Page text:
Most children with cancer live in developing countries where the prevalence of malnutrition may reach 50% and influence the course of the disease. This study examined the prevalence and severity of malnutrition at diagnosis, as well as after 3 and 6 months of chemotherapy, in children with acute lymphoblastic leukemia (ALL) in Guatemala.
Triceps skin fold thickness (TSFT) and mid upper arm circumference (MUAC) provided measures of nutritional status (NS) in three categories: adequately nourished (A): TSFT and MUAC > 10th percentile; severely depleted (SD): TSFT or MUAC < 5th percentile; and moderately depleted (MD): all the remaining patients.
Of 331 new patients, 241 had NS assessed at diagnosis. A = 113 (46.9%); MD = 28 (11.6%); SD = 100 (41.5%). At 3 months A = 106 (52.2%); MD = 25 (12.3%); SD = 72 (35.5%). At 6 months A = 146 (76.0%); MD = 12 (6.3%); SD = 34 (17.7%). In multivariate analysis, SD children at 6 months of treatment had a hazard of death that was 2.4-fold the hazard of those A or MD (95% CI: 1.3–4.7)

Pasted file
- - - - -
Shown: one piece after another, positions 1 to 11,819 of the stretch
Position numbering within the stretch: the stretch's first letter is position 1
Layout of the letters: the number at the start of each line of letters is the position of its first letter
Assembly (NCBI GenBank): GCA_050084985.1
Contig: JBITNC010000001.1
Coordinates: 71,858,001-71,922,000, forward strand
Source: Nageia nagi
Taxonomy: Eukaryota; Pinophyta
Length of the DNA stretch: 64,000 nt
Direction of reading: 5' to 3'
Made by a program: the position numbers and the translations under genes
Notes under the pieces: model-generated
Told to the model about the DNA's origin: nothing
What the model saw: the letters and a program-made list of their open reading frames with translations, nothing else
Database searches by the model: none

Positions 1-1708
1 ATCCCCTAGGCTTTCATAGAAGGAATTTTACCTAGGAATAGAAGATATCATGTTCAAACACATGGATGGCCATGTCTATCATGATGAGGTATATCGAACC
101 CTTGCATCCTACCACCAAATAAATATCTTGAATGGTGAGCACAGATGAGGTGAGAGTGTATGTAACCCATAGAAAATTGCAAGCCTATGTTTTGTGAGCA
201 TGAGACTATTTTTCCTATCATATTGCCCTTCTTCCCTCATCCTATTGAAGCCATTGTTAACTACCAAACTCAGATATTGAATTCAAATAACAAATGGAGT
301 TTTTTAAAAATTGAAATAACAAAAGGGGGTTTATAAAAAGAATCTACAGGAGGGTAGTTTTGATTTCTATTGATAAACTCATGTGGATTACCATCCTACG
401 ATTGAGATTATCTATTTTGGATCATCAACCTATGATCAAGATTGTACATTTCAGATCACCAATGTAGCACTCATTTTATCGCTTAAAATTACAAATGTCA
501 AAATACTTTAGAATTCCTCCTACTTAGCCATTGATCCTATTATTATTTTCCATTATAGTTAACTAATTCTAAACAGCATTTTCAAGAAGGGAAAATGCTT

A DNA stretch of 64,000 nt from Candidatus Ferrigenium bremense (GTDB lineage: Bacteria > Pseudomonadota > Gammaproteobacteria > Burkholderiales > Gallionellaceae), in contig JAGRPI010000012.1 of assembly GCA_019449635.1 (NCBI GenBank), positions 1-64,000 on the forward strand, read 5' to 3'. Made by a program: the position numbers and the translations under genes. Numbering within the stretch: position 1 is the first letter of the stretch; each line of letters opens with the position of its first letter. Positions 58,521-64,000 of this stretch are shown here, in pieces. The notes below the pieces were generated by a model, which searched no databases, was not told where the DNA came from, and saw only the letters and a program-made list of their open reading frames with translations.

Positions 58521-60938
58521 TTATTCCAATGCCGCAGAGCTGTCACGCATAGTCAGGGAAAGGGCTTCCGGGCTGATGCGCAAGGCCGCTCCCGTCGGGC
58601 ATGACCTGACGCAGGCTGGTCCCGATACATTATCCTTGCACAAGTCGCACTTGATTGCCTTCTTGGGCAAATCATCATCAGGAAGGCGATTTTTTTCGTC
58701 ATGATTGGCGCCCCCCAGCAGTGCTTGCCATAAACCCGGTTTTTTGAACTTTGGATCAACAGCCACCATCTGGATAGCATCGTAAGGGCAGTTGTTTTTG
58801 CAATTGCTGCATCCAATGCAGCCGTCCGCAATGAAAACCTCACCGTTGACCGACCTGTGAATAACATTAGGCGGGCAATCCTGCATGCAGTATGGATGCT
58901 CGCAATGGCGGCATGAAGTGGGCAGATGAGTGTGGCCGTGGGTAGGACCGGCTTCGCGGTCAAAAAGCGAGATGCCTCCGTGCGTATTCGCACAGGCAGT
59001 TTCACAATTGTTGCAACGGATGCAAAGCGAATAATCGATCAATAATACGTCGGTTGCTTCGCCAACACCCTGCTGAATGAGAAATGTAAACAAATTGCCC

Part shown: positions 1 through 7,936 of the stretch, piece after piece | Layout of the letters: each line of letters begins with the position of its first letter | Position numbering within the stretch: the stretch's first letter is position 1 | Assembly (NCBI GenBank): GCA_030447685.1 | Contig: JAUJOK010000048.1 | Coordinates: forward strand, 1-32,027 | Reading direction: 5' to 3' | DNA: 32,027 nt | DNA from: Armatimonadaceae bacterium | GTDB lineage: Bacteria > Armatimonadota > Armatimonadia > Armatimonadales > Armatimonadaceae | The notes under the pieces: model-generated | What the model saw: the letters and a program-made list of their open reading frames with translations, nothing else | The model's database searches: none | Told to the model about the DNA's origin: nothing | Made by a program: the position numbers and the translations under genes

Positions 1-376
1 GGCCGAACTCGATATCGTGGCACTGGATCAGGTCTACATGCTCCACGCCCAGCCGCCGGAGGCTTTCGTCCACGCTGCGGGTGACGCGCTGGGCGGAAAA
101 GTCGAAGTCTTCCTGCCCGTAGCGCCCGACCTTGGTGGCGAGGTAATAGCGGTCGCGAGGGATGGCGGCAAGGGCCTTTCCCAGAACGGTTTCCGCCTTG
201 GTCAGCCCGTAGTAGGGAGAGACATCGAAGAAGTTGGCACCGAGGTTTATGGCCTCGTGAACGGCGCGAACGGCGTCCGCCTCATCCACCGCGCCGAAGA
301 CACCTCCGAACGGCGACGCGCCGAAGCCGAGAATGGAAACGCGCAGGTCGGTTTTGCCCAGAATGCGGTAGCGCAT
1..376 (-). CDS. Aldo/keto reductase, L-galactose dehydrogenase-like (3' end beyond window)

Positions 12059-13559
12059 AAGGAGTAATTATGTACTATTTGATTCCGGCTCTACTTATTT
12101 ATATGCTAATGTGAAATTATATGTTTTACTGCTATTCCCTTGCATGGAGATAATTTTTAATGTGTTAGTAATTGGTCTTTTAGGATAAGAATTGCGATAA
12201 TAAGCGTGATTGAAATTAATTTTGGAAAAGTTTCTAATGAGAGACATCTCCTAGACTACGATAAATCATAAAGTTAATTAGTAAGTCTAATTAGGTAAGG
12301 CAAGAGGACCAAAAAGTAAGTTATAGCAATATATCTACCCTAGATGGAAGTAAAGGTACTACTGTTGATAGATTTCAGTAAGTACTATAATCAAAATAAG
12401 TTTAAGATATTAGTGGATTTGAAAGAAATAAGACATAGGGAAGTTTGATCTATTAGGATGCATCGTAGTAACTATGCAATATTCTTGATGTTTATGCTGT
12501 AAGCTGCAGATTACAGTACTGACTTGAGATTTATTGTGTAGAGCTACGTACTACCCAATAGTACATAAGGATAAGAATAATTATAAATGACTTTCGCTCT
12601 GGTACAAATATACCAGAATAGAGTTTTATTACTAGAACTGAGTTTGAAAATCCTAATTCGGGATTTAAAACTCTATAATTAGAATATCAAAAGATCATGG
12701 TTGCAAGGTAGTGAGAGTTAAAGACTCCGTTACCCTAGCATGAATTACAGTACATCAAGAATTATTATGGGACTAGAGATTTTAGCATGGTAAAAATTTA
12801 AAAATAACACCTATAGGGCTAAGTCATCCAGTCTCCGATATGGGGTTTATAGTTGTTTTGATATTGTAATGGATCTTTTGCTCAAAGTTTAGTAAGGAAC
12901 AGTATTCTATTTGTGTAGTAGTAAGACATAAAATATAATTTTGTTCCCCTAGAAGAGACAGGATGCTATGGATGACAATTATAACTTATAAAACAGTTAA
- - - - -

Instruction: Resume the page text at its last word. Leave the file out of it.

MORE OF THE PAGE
Malnutrition is prevalent in newly diagnosed children with ALL in Guatemala and severe nutritional depletion is apparently predictive of abandonment of therapy and relapse of disease, but if children survive and improve their NS in the first 6 months after diagnosis, their chances of survival may improve significantly to approximate those in children not presenting with nutritional depletion. Pediatr Blood Cancer 2013; 60: 911–915. © 2012 Wiley Periodicals, Inc.